The Differences Between Running 37” and 40” Tires on Your Off-Road Rig
Nothing commands respect on the trail like 40-inch tall tires, but it takes a lot more to go from a 37-inch tire to a 40-inch tire than it does to go from a stock sized tire to a 37-inch tall tire. We aren’t just talking about a lift kit, the weight and leverage from such a large diameter tire requires upgrades to axles, gearing, and braking in order to safely run such a large tire.
We tested a 40-inch Nitto Trail Grapplers against a set of 37-inch Nitto Ridge Grapplers on our ’77 Ford F-150 and compared acceleration, ground clearance, and wheeling prowess to quantify the differences in tire size.
This F150 came with 235/75-15 tires that are only 29-inches tall, far smaller than the offering on a modern 4x4 like the Jeep Wrangler. But like the Wrangler, our old Ford from the factory with a really good drivetrain that can reliably run 37-inch tall tires with the right upgrades. The F-150 came equipped with a 351W V8, NP435 four speed with a granny first gear, and a gear driven NP205 transfer case. Axles were a high pinion Dana 44 front with disc brakes and a big bearing 9” rear. We say “were” because after upgrading to 40-inch tires the only thing that is left is the NP205 transfer case.
Why is that? Mainly in order to combat the weight and leverage of the larger tires on the trail and on the road. 37-inch Nitto Ridge Grapplers were mounted on 17x8.5 AEV Salta HD wheels that add up to about 109 pounds. The 40-inch Nitto Trail Grapplers normally run on the Ford are mounted on cast aluminum 17x8.5 Raceline Monster wheels which adds up to about 145 pounds, which is 33% more than the 37-inch Ridge Grapplers on the AEV wheels. Note that Raceline also makes the Monster wheel in a forged version that weigh less, but they are about twice the cost. As the old adage goes, “speed costs money, how fast (or in this case, large) do you want to go?”
Unsprung weight, which is the weight of the axles, brakes, tires, and wheels has to be controlled by the suspension. The heavier those components are, the harder the suspension has to work. That isn’t to say that a light tire is necessarily better though, it is a balancing act. Too heavy of a tire can hinder performance, but a light tire might seem great… right up to the point you puncture the sidewall or wear it out after only 10,000 miles of driving. Also, tires and wheels are rotating mass, so the larger and heavier they are the more work the vehicle has to do to accelerate and the harder the brakes have to work to stop you.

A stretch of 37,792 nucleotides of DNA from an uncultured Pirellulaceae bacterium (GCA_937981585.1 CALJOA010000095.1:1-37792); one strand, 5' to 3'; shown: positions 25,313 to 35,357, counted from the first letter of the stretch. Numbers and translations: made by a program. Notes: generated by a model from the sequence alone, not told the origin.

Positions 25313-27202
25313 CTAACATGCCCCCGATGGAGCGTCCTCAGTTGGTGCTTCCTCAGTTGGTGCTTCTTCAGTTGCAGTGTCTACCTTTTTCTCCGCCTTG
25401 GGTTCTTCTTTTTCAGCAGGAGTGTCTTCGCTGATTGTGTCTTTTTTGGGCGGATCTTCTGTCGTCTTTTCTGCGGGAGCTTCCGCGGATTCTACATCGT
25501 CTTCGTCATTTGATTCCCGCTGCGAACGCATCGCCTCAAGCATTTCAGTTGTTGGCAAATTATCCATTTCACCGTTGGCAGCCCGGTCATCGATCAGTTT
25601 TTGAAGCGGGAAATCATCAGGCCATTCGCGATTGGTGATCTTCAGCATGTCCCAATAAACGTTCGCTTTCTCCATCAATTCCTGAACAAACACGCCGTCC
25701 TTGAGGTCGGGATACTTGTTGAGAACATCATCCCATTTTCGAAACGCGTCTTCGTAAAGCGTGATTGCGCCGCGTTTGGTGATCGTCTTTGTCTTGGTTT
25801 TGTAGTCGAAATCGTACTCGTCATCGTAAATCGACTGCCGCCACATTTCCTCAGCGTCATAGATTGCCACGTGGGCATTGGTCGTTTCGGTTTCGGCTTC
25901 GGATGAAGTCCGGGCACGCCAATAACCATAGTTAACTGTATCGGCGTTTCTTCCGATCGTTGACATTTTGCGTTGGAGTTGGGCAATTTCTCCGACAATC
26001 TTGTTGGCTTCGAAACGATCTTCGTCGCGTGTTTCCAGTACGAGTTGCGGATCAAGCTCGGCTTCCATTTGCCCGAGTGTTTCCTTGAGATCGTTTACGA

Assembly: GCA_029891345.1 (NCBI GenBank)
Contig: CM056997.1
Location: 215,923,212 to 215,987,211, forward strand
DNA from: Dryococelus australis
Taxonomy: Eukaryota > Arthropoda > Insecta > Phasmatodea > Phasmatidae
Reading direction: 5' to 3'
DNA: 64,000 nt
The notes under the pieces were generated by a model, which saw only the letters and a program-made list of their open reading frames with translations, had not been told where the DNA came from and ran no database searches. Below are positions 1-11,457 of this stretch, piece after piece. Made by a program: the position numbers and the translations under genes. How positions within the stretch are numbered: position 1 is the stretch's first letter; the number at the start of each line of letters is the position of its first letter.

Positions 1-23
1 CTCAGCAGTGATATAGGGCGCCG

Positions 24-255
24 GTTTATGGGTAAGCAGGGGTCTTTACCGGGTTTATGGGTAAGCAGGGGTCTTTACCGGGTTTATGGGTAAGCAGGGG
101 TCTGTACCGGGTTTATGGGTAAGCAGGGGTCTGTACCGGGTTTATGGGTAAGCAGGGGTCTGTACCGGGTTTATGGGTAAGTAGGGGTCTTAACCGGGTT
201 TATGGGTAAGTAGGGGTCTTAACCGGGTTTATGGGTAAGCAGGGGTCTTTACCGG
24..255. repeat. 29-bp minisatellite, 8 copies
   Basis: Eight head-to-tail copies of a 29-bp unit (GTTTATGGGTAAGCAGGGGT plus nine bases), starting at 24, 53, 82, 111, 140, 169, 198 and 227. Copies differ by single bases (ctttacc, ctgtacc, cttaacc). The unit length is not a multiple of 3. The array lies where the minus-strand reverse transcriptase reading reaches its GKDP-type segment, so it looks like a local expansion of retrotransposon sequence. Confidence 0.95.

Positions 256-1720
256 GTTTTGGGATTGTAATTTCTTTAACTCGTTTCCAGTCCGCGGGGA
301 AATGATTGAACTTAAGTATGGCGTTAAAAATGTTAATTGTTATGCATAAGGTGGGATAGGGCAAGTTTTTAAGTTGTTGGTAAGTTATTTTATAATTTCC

We ran 0-60 acceleration tests with both sets of tires and wheels and the acceleration with the 37-inchers was a second faster than with the 40-inch tires. We actually expected the difference to be more dramatic, but the truck was built around 40-inch tires and the gearing with the 37s required an additional shift that ate up time.
When we say “the truck was built around 40-inch tires” we mainly mean the Super Duty axles that Aaron Lechner at Axleline built for us with 5.38 Sierra gears, Detroit Lockers, and chromoly axle shafts. Axleline also upgraded our vacuum brakes to hydroboost using factory Super Duty parts to safely stop the truck on 40-inch tall tires. The steering pump was upgraded with a PSC pump with higher pressure and volume to reliably power the hydroboost and the hydraulic assist ram used to turn the big tires in the rocks. LA Speed built a 460ci V8 engine for us with Edelbrock heads, a Comp Cams roller cam, and FI Tech and Nate’s Precision in Reno swapped the engine in with parts from L&L. Over the years the truck has also been upgraded with a ZF5 transmission from Axleline, an Off Road Design Doubler, and full custom suspension from Rock Hound Off-Road with 3-inch bypass shocks front and rear.
After the acceleration testing, we hit the trail, where the loss of ground clearance with the 37-inch tires was noticeable. On the trail, the tradeoff for larger tires is that the added weight and leverage tax the drivetrain when they are bound up in the rocks. Sometimes you break traction, but other times you may break an axle shaft. The main advantage of bigger tires is more ground clearance, but the Dana 60 that was swapped in the front has 1 1/4-inch less ground clearance than the original Dana 44, so the 40-inch Nitto Trail Grapplers only added 1/4-inch of ground clearance under the differential. There are other advantages to 40-inch tires on the trail though as well; the larger circumference makes ledges and holes effectively smaller, making them easier to overcome. Much in the same way that you would see a marked improvement in off-road prowess upgrading from factory sized tires to 37-inch tall tires.
If it sounds like we are trying to talk you out of running 40s, we aren’t. We love them on our Ford, and encourage you to run whatever size tire you desire, just know that it's going to take a little extra oomph to run 40s.
Additional photography by Mike Henderson